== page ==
This was of particular interest to me given my history of working with youth organizations. I wanted to design something that would empower the youth to make choices and recognize their achievements. I believe helping them build confidence will lead to future success. I wanted to build on what we learned has been working—positive feedback and choices that allow the youth to establish their independence.

This led to the development of a new online tool that provides action plans for youth as they exit foster care to learn about financial ­planning. The plans help the youth build their confidence while gaining skills. OneUp offers support by providing options to connect with peers and experts.

This is based on the model pictured above. This model builds on current behavior as this is the generation of digital natives. The youth have grown up using computers—chatting with friends online and playing games. The new model removes some of the challenges that current programs face—fear of not meeting expectations, scheduled meetings and no formal way to involve peers.

Keeping this model in mind I began to design the online tool and share it with some 18-25 year olds for feedback. One of the screens is pictured above and highlights the key pieces of the tool.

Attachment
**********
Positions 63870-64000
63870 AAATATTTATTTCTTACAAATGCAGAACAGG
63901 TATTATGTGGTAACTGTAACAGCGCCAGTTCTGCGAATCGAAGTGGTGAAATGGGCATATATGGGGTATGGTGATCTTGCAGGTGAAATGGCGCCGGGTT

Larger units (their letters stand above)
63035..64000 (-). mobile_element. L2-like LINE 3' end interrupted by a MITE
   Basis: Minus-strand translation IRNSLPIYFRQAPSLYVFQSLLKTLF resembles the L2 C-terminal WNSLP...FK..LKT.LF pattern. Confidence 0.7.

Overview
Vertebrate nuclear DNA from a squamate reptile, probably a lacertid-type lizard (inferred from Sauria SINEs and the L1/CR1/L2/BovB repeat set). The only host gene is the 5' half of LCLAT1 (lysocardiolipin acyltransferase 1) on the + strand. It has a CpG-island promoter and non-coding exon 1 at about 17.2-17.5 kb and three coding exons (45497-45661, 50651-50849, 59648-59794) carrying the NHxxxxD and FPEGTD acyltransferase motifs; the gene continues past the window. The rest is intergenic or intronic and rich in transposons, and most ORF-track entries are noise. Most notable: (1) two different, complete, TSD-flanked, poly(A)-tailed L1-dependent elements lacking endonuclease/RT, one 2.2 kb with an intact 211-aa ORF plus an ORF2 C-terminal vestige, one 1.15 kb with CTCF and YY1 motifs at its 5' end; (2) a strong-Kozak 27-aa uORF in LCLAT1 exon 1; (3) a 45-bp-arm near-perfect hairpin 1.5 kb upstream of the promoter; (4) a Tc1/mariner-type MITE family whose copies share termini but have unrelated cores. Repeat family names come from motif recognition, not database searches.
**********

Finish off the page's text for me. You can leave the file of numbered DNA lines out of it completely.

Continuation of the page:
• choice—youth are choosing action plans based on the level they are on and their personal goals
  • easy—steps are kept short to encourage participation
  • support—the youth are empowered to reach out for the type of support they want when they want it including online chats with experts for questions that might be embarrassing to ask in person, the ability to invite friends to cheer them on and tips and warnings for more facts
  • community—share achievements with social networks, invite friends to participate with you, see what your peers are accomplishing in the feeds
  • tracking progress—see progress as steps are completed with the tracking bar at the top
  • achievements—earn badges as steps are completed, gain points as entire plans are completed that can be redeemed for real world rewards (ex. itune gift cards), complete enough action plans and move up a level exposing new opportunities

Continue to follow the blog to see how all of us work this quarter to refine our ideas and develop business plans around them. More making and revising….

Pocket Hotline Pitch – AC4D Q3 Recap

The impetus for Pocket Hotline lies deep within the research Chap and I conducted at the Austin Resource Center for the Homeless (ARCH). After 8+ weeks of observing, interviewing, listening and testing, we learned that there were a few breakdowns in the ARCH client service system. One particular breakdown centered around the front desk. It was always busy, no- swamped. Homeless clients were repeatedly asking the front desk staff the same group of questions over and over. As staff were repeatedly answering these questions and the phone kept interrupting the conversation with similar repeated questions. The staff was spending its time doing the same rote tasks while preventing themselves from accomplishing the tasks in which they were highly trained.
“Getting that information when you are the only one sitting at the desk and there are five people yelling at you is tough.”

Questions to think about when developing your startup pitch